Saturday, November 20, 2010

Remembering a Pit Bull with Panache

With the omnipresent Sarah Palin weighing in on matters far afield in her latest tome, America By Heart: Reflections of Family, Faith, and Flag, including on the historic, reasoned, and rather eloquent JFK "separation of church and state" speech (which she’s now found fault with), I was reminded of a political personage from the past. His name: Spiro Agnew, at once revered and reviled by competing segments of the population.

I was an eleven-year-old boy when Agnew pleaded “no contest” to criminal charges of tax evasion and resigned as Vice President of the United States. Embroiled in a separate but more epic scandal known as Watergate, his boss, Richard Nixon, followed suit ten months later. Agnew was the proverbial heartbeat away from the presidency for almost five years, and that possibility positively exhilarated a portion of the populace, while simultaneously sending frightful shivers up and down the spines of others. Not unlike Sarah, Spiro was the antithesis of a neutral personality in the antithesis of neutral times.

When Nixon selected Agnew as his running mate in 1968, it stunned most political observers and regular folks as well, who had never heard of the guy. His credentials on the eve of being tapped for bigger and better things: not quite half of a four-year term served as Maryland's governor. Does the man's résumé—or lack thereof—ring a little familiar? Still, it didn’t take Spiro very long to become nationally known on the campaign hustings, and an even more recognized personality as the Pit Bull vice president with the big vocabulary.

Nowadays, we would probably say that Agnew very shrewdly branded himself. And I believe credit should be given where credit is due. Amidst the ongoing and increasingly contentious debacle known as the Vietnam War, Spiro’s speechifying in the early 1970s assumed a life of its own. Regardless of whether one believed he was fanning the flames of division, or a welcome breath of fresh air—my father loved the guy—some of his speeches were bona fide classics. In the gutter world of politics, even calling them literary masterpieces wouldn’t be too far off the mark. Agnew had an uncanny way with words and a forensic aptitude that very few pols before, or since, have exhibited—sorry Sarah.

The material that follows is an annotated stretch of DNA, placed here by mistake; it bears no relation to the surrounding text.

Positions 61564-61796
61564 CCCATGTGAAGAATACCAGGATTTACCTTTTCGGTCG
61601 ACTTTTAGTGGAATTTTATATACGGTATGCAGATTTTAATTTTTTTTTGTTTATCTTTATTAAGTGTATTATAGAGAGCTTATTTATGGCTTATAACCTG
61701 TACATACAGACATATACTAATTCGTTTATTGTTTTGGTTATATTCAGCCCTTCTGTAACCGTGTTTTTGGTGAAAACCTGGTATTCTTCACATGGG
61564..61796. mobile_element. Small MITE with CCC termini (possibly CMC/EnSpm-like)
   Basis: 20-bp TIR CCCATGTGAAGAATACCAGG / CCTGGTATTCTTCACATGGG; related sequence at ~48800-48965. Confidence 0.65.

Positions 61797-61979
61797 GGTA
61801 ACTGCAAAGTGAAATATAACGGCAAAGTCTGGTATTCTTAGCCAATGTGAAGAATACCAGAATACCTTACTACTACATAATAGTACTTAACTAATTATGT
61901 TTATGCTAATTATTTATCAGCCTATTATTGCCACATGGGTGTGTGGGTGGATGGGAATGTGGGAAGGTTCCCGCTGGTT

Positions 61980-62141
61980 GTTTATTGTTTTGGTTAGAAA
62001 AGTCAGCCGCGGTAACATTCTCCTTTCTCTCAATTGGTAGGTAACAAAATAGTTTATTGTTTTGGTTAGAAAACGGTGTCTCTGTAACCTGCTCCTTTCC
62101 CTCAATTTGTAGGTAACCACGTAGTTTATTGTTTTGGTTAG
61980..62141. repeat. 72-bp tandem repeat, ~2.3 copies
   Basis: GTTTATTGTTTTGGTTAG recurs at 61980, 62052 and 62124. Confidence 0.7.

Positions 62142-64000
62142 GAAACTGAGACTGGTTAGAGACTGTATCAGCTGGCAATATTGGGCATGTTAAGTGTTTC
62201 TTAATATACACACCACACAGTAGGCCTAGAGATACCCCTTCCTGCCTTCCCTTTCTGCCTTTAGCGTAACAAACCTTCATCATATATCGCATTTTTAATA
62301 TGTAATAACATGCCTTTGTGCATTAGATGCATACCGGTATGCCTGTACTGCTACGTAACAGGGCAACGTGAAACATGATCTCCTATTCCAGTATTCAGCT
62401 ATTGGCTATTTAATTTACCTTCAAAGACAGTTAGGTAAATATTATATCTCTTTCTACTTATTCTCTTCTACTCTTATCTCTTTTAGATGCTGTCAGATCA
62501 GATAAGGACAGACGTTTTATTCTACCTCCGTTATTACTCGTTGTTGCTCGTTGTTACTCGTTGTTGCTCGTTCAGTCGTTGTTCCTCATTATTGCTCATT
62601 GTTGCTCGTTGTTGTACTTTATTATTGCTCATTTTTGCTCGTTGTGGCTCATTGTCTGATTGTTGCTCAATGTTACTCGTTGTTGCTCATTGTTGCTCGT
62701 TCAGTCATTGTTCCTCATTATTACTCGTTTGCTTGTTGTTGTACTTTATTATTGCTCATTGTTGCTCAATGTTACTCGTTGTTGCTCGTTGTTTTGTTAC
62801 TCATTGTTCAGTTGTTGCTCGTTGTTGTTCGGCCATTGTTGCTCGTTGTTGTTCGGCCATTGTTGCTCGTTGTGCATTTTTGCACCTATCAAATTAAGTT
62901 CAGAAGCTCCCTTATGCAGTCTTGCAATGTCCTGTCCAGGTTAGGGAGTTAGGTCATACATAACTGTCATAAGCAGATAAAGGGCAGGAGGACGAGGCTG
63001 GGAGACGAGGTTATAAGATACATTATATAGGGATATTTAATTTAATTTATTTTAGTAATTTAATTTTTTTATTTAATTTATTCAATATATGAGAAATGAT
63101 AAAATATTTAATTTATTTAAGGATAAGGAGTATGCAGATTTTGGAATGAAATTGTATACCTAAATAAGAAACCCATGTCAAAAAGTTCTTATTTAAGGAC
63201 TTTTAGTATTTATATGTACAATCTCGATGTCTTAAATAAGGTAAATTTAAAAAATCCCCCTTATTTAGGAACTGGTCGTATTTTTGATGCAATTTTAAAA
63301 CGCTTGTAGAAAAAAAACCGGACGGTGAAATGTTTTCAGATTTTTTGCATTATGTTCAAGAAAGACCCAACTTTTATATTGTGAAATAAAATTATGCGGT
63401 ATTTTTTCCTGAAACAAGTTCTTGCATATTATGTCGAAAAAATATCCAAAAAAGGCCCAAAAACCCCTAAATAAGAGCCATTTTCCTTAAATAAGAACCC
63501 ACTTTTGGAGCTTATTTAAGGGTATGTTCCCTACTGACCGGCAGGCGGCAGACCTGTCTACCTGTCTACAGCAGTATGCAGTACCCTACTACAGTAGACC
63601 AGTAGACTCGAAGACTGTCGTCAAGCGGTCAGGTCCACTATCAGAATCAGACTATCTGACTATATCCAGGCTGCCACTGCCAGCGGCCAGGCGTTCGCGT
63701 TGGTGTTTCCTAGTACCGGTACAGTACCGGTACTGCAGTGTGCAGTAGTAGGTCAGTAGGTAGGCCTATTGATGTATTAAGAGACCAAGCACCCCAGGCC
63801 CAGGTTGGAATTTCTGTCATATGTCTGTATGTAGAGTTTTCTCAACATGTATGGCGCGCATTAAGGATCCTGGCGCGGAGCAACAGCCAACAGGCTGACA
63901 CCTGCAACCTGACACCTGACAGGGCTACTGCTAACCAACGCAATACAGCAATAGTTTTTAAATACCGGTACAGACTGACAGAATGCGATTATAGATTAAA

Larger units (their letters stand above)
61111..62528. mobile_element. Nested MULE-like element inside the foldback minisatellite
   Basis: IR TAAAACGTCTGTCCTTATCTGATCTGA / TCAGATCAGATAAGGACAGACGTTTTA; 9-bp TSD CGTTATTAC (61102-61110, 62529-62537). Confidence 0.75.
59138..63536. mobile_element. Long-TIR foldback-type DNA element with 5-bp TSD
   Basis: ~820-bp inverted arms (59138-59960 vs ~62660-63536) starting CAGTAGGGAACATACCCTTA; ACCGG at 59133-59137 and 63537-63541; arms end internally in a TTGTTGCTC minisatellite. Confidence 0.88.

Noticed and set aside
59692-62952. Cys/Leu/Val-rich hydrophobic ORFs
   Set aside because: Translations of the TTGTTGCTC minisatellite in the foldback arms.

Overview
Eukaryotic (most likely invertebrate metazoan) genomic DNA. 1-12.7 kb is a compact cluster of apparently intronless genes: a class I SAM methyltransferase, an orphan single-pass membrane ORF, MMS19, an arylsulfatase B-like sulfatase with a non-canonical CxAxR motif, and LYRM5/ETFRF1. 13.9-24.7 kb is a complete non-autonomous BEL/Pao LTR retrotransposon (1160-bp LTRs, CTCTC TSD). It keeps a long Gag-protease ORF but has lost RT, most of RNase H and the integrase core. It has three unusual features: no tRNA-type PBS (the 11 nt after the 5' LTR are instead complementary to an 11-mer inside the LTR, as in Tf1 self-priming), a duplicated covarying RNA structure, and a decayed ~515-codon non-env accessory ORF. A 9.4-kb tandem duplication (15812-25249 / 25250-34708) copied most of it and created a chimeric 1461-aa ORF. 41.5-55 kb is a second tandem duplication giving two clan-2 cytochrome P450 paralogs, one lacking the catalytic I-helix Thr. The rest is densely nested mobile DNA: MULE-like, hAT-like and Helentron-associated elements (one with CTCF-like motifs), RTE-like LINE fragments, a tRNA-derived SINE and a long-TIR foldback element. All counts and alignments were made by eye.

Political reporter Jules Witcover dubbed Agnew’s delivery “a deceptive calm” in which the vice president unleashed a fusillade of blistering attacks on those whom he perceived as the enemies, which invariably included members of the fourth estate. In the book Very Strange Bedfellows by the aforementioned Witcover, a compelling read that chronicles the improbable pairing and rocky five-year political marriage of Nixon and Agnew, the author reveals that while Spiro employed speechwriters, he also wrote some of his best and most effective lines, including an attack on the “effete corps of impudent snobs who characterize themselves as intellectuals.” His frequent use of alliteration became known as “Agnewisms,” with such memorable hits as “pusillanimous pussyfooters,” “nattering nabobs of negativism,” and “hopeless, hysterical hypochondriacs of history.” Really, if we are going to be subject to divisive, bloviating politicians anyway, I’d just assume be entertained along the way. And I’d like to, perhaps, learn a few new words in the process. 

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